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Developing sustainable funding by improving internal communication

6 February 2018

When Judith Davey took up the role of chief executive of The Advocacy Project, the main challenge was to find and develop sustainable funding sources.

To achieve that, she knew she needed to enable a culture where every member of staff could tell the story of the amazing work the organisation does.

Judith explains,  

People will only fund you if they trust you – and they will only trust you if they know you.”

A high rate of staff turnover indicated work had to be done to increase employee engagement and motivation. Although the charity was doing great things in supporting people with learning disabilities, mental health problems, dementia and eating disorders, it seemed that individual staff members weren’t necessarily able to see that impact.

“As chief executive, my role is to ensure this organisation can continue to provide support to the people who need us,” says Judith. “I know that the only way we will be able to do that is if everyone connected to the charity understands the difference we make, the impact we have and the part they play in that.”

Two-way communication

Judith began identifying ways to improve communication across the charity. She recognised the importance of open conversations about what The Advocacy Project is here to do, where things are going well and how to improve where necessary. Across the organisation, managers have been encouraged and supported to have these open discussions with their teams, proactively identifying examples of great practice and, vitally, listening to teams’ ideas for improvements and new ways of working. The organisation’s vision is a world in which every person has a voice, and this external drive must be reflected internally.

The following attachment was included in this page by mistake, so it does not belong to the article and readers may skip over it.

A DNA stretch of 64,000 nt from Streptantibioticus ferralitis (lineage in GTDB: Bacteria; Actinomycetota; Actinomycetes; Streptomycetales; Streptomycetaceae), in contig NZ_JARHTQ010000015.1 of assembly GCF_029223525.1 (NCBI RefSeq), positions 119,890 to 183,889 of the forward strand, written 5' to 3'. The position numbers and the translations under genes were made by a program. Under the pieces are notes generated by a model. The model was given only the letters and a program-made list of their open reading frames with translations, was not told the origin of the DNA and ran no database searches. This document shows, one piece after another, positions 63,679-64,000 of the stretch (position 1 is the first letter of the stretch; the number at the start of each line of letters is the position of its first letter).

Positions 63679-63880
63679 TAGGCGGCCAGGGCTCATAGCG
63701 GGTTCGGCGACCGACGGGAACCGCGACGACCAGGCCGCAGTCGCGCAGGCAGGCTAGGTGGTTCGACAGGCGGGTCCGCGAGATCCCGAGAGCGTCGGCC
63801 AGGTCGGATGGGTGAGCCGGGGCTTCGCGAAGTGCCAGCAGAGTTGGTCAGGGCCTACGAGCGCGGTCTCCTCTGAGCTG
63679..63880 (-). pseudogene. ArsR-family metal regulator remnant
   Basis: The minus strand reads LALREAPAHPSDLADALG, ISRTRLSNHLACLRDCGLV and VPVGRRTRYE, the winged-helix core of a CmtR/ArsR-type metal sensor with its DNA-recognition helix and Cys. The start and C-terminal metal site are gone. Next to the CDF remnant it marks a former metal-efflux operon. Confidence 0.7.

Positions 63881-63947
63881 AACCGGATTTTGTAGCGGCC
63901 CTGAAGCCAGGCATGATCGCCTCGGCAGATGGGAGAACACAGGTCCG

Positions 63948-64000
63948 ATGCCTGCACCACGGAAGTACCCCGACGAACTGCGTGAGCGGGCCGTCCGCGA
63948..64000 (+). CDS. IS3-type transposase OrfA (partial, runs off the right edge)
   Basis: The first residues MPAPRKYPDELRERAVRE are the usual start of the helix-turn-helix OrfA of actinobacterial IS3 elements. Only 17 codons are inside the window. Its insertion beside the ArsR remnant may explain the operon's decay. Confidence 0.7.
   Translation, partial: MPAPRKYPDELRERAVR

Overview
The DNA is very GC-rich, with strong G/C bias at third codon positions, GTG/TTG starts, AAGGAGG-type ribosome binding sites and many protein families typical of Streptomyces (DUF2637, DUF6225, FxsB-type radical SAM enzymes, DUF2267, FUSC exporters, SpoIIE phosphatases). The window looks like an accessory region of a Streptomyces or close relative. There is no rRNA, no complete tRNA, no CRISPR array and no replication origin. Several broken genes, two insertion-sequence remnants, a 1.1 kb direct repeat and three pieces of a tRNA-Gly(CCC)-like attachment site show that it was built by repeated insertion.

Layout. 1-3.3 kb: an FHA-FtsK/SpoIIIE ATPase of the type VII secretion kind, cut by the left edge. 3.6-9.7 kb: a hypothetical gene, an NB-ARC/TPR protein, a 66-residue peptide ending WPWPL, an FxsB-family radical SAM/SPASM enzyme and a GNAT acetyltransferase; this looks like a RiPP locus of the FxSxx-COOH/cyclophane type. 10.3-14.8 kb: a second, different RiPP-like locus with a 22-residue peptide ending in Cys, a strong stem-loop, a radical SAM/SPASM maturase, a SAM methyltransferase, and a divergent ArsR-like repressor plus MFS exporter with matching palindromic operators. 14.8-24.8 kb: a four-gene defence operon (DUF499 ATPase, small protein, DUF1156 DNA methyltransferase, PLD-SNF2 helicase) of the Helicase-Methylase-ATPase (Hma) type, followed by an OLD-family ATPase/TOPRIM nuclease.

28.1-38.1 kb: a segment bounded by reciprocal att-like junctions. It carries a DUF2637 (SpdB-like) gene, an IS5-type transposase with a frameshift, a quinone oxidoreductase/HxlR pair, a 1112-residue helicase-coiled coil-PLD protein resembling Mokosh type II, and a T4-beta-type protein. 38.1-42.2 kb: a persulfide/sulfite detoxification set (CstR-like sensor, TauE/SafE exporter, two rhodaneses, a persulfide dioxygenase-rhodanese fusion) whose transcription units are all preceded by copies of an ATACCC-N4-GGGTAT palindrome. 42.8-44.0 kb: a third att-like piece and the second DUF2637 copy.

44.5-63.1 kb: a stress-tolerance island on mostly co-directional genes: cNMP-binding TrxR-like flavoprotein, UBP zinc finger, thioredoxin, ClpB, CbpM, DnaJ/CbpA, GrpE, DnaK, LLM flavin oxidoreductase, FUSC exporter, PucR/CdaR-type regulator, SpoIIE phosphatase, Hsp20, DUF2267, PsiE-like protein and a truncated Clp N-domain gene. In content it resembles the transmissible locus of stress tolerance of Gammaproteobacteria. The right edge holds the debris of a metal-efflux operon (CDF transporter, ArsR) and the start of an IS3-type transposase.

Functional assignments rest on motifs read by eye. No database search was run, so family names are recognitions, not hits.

Judith believes this alignment and shared approach is central to the difference they have seen in employee engagement.

Talking externally about the importance of an individual’s voice, but not reflecting that internally with our own people, only leads to dissatisfaction and discord. Aligning what you say with what you do isn’t just about being nice to people – making a difference to how your employees feel about the organisation translates into increased motivation, improved actions and better results for your service users. And when we can clearly demonstrate the impact we have, commissioners and other funders are keen to work with us too.”

Getting results

How do Judith and her team know this focus on improving internal communication is working? The recent staff survey showed some impressive improvements. 81% of respondents said that ‘senior managers communicate clearly to me what the Advocacy Project is trying to achieve’ (up from 17%) and there was a corresponding increase in confidence in senior managers’ leadership (up from 21% to 69%). Staff turnover has reduced substantially and is now well within the sector average.

Significantly, the number of people who feel that their pay is reasonable jumped by 30%; the charity hasn’t had the budget to increase pay, but it seems that the open discussions about what they are part of and how their remuneration represents appreciation for their hard work has shifted attitudes.

More benefits

Judith acknowledges this is a journey and there is still a long way to go, but they have already seen an increased awareness of their work amongst funders. The organisation has recently been awarded a large contract that will benefit vulnerable people.

“We recognise that improving internal communication isn’t a switch to flick for instant results and that it goes hand in hand with behaviours too. There are other initiatives that we are putting in place, but communication is central to it all,” explains Judith.

As employees become more comfortable with telling our story to others, we will see more and more benefits – including increased, sustainable funding.”

Image: Adam Antonio, photographed by Jem Collins of RightsInfo.
Adam Antonio uses mental health services and is one of the service user trustees on The Advocacy Project’s board. Adam became a trustee as he felt he could use his own experiences to give others a voice at the board table. 

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